And now the company is facing a criminal investigation.
In court documents filed last Friday, the U.S. Department of Justice asked a California judge to temporarily pause depositions in an ongoing shareholders lawsuit against the theme park chain. Sandra Moser, the acting chief of the DOJ’s fraud section, petitioned the court for a temporary stay while the government conducts an “ongoing federal criminal investigation,” the filing stated.
The documents indicate the investigation concerns “disclosures and public statements made by” the company and executives “regarding the impact of the ‘Blackfish’ documentary.”
Those concerns echo the allegations shareholders leveraged in the 2014 lawsuit, which accuses the company of purposely deceiving investors about the business hit triggered by the exposé. SeaWorld has previously denied any wrongdoing and is fighting the lawsuit.
The movie could not have come at a more sensitive time for the company. Until 2013 the chain — SeaWorld San Diego, SeaWorld Orlando and SeaWorld San Antonio — was wholly privately owned, most recently by the Blackstone Group, a “multinational private equity, investment banking, alternative asset management and financial services corporation based in New York,” according to the lawsuit. But the business was scheduled to go public on April 18, 2013.
In the months leading up to the initial public offering (IPO), however, “Blackfish” not only debuted at Sundance, but was acquired by CNN Films and Magnolia Pictures and scheduled for wide theatrical release. According to the shareholders suit, the company failed to mention the film by name in the legal documents and prospectus it filed before the IPO.
“Instead, SeaWorld offered only a generalized reference to the fact that accidents or adverse publicity ‘may’ potentially harm SeaWorld’s reputation, attendance and business as some point in the future,” the lawsuit claimed.
In reality, the company was waging a serious campaign — and leveraging considerable money — against the “’Blackfish’ effect.”
The complaint accused the company of feeding employees lines to use regarding the film and instructing them to “dissuade family and friends” from watching. SeaWorld executives also hired a public relations firm to handle the criticism, and one executive reached out to ultimately 50 major film reviewers to discredit “Blackfish.”
In 2014, the company provided the funding for a website that also aimed to discredit the movie, and SeaWorld would also eventually task employees with infiltrating PETA and other animal rights groups.
But following the IPO, the company maintained the film was no cause for alarm and had not sparked backlash against the brand. On Aug. 29, 2013, a company executive told the Los Angeles Times “’Blackfish’ has had no attendance impact.” The same executive told Bloomberg SeaWorld “can attribute no attendance impact at all to the movie.”
On Nov. 14, 2013, SeaWorld chief executive Jim Atchison told the Wall Street Journal, “I scratch my head if there’s any notable impact from this film at all, and I can’t attribute one to it.” The executive also told the paper “[i]ronically, our attendance has improved since the movie came out.”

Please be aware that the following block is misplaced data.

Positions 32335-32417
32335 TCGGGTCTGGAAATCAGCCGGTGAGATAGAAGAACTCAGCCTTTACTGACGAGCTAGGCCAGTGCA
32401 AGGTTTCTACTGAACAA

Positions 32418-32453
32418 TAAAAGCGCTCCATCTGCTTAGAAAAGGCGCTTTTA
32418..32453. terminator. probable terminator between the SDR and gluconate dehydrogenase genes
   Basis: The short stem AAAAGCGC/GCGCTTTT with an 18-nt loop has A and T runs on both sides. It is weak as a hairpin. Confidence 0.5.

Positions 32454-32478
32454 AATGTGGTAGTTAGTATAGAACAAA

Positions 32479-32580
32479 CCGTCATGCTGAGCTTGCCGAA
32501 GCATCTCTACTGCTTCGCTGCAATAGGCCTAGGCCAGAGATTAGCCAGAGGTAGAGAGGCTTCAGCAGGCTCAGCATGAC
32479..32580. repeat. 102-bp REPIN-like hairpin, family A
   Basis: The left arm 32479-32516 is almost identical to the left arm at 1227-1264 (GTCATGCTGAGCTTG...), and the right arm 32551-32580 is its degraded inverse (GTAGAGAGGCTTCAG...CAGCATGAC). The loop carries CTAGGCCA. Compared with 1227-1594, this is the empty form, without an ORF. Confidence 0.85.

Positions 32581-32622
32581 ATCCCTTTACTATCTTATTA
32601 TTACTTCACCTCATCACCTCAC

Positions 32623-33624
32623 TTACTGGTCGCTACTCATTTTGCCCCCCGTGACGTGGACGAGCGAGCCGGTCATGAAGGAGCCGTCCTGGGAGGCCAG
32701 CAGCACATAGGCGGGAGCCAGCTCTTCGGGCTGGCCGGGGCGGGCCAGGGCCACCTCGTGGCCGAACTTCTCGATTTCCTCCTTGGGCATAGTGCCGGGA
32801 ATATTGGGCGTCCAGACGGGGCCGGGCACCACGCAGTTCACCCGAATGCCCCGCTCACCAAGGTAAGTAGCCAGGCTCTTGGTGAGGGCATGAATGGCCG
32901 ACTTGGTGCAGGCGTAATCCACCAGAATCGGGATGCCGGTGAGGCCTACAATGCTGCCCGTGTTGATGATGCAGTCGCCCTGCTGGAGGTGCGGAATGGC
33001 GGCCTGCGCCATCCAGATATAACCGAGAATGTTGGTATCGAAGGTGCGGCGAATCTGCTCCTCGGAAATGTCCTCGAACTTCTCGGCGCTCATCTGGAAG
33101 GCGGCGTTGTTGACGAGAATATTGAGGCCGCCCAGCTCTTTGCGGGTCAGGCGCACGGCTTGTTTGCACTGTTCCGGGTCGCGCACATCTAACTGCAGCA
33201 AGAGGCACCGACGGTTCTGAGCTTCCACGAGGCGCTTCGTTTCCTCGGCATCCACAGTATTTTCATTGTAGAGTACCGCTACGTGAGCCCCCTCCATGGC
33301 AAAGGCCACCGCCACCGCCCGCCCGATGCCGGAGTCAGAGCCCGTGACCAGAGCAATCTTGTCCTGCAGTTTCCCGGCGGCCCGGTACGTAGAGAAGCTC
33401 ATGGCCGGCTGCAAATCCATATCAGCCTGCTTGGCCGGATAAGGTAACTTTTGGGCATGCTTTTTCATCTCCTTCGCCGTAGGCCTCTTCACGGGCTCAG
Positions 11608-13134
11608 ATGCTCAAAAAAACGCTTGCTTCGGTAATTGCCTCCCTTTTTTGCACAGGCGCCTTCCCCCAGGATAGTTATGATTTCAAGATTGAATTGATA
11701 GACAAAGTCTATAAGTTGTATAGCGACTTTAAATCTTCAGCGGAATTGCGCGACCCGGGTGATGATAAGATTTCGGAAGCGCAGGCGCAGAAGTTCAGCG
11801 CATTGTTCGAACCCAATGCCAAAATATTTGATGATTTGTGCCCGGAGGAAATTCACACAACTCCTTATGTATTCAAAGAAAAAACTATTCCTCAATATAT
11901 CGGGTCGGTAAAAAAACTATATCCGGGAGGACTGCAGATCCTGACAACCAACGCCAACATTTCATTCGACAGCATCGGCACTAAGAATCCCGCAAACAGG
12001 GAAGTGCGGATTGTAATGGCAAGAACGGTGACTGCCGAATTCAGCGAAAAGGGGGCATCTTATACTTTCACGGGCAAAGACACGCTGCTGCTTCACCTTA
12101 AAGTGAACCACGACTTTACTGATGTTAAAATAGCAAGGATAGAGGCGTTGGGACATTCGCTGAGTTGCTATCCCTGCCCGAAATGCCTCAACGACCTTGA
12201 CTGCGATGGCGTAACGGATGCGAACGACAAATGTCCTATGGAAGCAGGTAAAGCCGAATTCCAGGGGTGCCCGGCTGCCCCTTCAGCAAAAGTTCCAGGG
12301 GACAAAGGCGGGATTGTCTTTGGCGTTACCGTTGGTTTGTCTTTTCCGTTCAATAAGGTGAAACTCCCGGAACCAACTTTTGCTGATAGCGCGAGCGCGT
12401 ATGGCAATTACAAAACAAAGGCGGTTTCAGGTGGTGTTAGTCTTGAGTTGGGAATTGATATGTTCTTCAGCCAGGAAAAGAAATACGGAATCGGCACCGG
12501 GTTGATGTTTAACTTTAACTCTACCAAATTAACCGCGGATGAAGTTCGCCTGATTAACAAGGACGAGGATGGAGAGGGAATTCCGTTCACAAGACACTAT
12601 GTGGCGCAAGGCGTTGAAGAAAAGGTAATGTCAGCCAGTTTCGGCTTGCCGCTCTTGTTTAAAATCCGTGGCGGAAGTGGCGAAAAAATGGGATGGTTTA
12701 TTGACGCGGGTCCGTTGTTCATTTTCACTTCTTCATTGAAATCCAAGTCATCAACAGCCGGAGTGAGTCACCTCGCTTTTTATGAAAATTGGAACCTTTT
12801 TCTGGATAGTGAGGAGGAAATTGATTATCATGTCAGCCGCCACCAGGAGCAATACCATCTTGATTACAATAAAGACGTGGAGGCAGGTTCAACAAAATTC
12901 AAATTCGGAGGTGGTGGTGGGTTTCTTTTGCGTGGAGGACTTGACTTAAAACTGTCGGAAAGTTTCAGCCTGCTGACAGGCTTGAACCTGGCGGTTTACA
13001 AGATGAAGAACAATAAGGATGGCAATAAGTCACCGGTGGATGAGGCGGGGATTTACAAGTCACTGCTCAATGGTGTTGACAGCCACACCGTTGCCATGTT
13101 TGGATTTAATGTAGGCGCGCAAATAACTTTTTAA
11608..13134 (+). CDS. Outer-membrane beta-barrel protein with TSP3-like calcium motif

In December 2013, Atchison told the Orlando Sentinel “as much data as we have and as much as we look, I can’t connect anything really between the attention that the film has gotten and any effect on our business.”
During a fourth quarter earnings call in March 2014, SeaWorld’s Atchison was again asked to comment on the film’s effect on the brand. “I get asked that a lot,” the executive replied, according to the lawsuit. “As much as we’re asked it, we can see no noticeable impact on our business.”
The company’s first public revelation that something was amiss came on May 14, 2014, when SeaWorld announced its largest attendance decline — 13 percent. Yet again, the company refused to acknowledge the film was responsible.
“SeaWorld would blame the entirety of these declines on everything but Blackfish — namely, adverse weather conditions, holiday and school schedules, and SeaWorld’s pricing strategies,” the lawsuit stated.
Company executives waited until August 2014 to tell investors attendance was off because of public sentiment, although SeaWorld executives maintained the dip was tied to “media attention surrounding” a proposed bill in California that would ban orca shows — the “’Blackfish’ Bill.”
“In direct response to this disclosure, SeaWorld shares lost almost 33 percent of their value, falling from $28.15 per share at closing on August 12, 2014 to $18.90 per share on August 13, 2014,” the lawsuit stated. That decline “eliminated more than $830 million from” SeaWorld’s “market capitalization in just one day.”
In January 2015, Atchison was out as CEO, replaced by Joel Manby. The latter was behind the March 2016 decision to end SeaWorld’s orca breeding program and shows.
The whales at the park will be the last generation featured at SeaWorld. That population, however, is dwindling: Three killer whales have died at SeaWorld parks this year, The Washington Post reported earlier this month. Twenty-one orcas remain at the three parks. The orca shows have stopped in California. The routines are scheduled to stop in Texas and Florida by 2019.
Despite the proactive response to reworking the parks’ approach to the whales, investors feel “the company took far too long to respond effectively to the challenge of ‘Blackfish,’” the lawsuit alleged.
The refusal to address the problem, coupled with the alleged pattern of deceiving comments about the company’s health in the wake of the film, cost investors money, the shareholders say. And now the federal government is looking to see whether SeaWorld’s evasions broke the law.
A SeaWorld spokesman told The Post investors were alerted to subpoenas from the government earlier this year. The company is cooperating with the investigation.
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